In a sense, it feels like CHVRCHES’ first two albums were warmups for Love Is Dead. The trio of Lauren Mayberry, Iain Cook, and Martin Doherty spent The Bones of What You Believe and Every Open Eye getting their feet underneath them, honing their songwriting and performance chops for what would eventually be their big breakthrough. That they also spent those two albums pulling in a vocal, devoted following was something of a bonus, but that’s what happens when you combine Mayberry’s effervescent vocal style with an emotionally raw lyrical bent. That’s what happens when you combine pop instrumental sensibilities with a decidedly artsy approach to melody. That’s what happens when you write songs as pure and lasting as “The Mother We Share”, “Gun”, and “Clearest Blue”.
That is to say that CHVRCHES has momentum on their side, and they know it, and Love Is Dead is their answer to how to put that momentum to good use. This is an album whose makers are screaming “we’re ready for the spotlight”, whether or not the sentiment is actually true.
Most of Love Is Dead features ex-Geggy Tah instrumentalist Greg Kurstin behind the boards, which likely has less to do with his indie rock ancient history and more to do with his production and instrumental work on songs like Adele’s “Hello”, Kelly Clarkson’s “Stronger”, and most of Sia’s chart output of the last few years. These are songs featuring strong female leads that also stuck to lofty heights on pop charts for nigh-interminable lengths of time. Kurstin’s involvement gives Love Is Dead punch, the beats pop out of the speakers, synths weave in and out of the mix as if they’re dancing, and Mayberry is there, right out front, strong yet vulnerable, powerful yet approachable, and just slightly too pitch-perfect to be entirely human.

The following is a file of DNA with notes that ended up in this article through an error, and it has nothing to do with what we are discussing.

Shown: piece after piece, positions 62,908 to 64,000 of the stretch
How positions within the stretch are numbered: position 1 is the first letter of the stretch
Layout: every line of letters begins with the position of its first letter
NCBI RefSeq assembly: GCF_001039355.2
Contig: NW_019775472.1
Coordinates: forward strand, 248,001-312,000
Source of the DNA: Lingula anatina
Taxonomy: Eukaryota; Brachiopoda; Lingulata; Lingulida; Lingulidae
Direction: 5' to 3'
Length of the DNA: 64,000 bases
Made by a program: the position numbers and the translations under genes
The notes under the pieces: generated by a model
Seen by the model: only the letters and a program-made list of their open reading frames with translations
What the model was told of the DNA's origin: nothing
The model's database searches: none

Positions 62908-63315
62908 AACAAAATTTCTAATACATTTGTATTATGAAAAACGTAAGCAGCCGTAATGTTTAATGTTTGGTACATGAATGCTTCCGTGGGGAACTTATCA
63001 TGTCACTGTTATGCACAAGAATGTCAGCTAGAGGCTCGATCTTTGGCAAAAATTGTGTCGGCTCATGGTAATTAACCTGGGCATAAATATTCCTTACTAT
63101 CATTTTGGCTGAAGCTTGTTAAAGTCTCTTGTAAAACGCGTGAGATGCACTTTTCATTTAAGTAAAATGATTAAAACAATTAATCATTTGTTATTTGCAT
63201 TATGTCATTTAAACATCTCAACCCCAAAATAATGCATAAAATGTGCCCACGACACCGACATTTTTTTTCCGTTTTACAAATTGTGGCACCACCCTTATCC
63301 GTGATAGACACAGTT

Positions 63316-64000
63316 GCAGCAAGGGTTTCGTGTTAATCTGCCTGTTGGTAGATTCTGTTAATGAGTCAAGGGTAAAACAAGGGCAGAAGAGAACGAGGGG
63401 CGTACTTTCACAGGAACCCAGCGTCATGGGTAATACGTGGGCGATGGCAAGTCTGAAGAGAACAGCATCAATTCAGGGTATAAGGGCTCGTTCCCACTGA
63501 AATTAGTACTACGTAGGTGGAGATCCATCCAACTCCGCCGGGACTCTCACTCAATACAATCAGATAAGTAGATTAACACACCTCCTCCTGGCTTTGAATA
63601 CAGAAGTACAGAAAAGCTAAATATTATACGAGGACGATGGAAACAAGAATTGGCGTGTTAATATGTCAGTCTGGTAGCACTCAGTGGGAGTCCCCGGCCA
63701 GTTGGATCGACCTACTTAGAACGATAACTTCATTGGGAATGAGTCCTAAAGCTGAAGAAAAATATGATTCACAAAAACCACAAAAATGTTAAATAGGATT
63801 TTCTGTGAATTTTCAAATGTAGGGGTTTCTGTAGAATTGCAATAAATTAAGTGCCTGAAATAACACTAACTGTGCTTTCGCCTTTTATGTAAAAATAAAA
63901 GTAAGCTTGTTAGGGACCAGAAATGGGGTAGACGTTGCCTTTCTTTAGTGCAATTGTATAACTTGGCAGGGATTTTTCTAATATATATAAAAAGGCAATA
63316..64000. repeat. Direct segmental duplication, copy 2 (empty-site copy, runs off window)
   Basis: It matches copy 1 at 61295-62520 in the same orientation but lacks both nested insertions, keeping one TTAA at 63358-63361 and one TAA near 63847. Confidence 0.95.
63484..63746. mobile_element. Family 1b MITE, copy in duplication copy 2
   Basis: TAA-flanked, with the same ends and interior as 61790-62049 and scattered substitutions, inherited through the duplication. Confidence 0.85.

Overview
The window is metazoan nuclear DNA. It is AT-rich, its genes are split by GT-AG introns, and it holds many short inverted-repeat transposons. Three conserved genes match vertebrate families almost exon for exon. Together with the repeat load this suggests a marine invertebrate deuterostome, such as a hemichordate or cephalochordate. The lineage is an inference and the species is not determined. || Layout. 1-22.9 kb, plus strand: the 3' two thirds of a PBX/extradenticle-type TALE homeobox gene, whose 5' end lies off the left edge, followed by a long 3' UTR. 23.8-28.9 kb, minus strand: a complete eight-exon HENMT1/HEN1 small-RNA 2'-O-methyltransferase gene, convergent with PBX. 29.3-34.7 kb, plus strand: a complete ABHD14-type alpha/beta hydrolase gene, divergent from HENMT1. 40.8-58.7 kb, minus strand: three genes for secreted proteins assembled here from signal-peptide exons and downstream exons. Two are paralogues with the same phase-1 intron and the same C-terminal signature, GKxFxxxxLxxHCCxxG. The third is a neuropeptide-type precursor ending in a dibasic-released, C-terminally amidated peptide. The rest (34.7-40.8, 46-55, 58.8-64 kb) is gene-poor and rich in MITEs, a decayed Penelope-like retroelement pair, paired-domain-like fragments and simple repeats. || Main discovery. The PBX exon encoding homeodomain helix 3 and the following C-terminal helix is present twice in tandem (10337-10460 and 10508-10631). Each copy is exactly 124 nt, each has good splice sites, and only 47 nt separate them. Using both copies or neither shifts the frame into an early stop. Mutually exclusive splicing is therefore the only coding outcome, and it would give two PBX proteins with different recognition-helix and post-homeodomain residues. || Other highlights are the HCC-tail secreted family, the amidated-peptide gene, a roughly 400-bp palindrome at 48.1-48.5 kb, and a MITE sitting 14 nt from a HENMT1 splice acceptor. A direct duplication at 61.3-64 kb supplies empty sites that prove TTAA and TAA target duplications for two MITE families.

Kurstin’s best work is right there on the first single “Get Out”, a song that appears to be about a relationship straining under the weight of expectations, though the lyrics are so vague as to be nearly non-existent. Truly, they don’t need to be all that meaningful, when the melodies soar so high, and the electronics buzz and whir so insistently. “Get Out” may actually own the catchiest chorus that CHVRCHES have ever written, the type of anthemic audience-baiting that will have fists in the air and euphoric faces to the sky for years to come, every one of those faces having assigned meaning to those vague lyrics that make Mayberry’s words feel written just for them.
This appears to be the tack that Mayberry used throughout Love Is Dead, a turnabout from cutting lines like “You think I’ll apologize for things I left behind but you got it wrong / And I’m as sane as I ever was” and “Who are you to tell me how to keep myself afloat? / I treaded water all the while you stuck in the knife that you held at my back”, lines that offered a hyper-specificity that made us feel like we were seeing behind the curtain of Mayberry’s life. She seems to be writing for us now, instead of writing for herself and allowing us in, and that feels like something lost.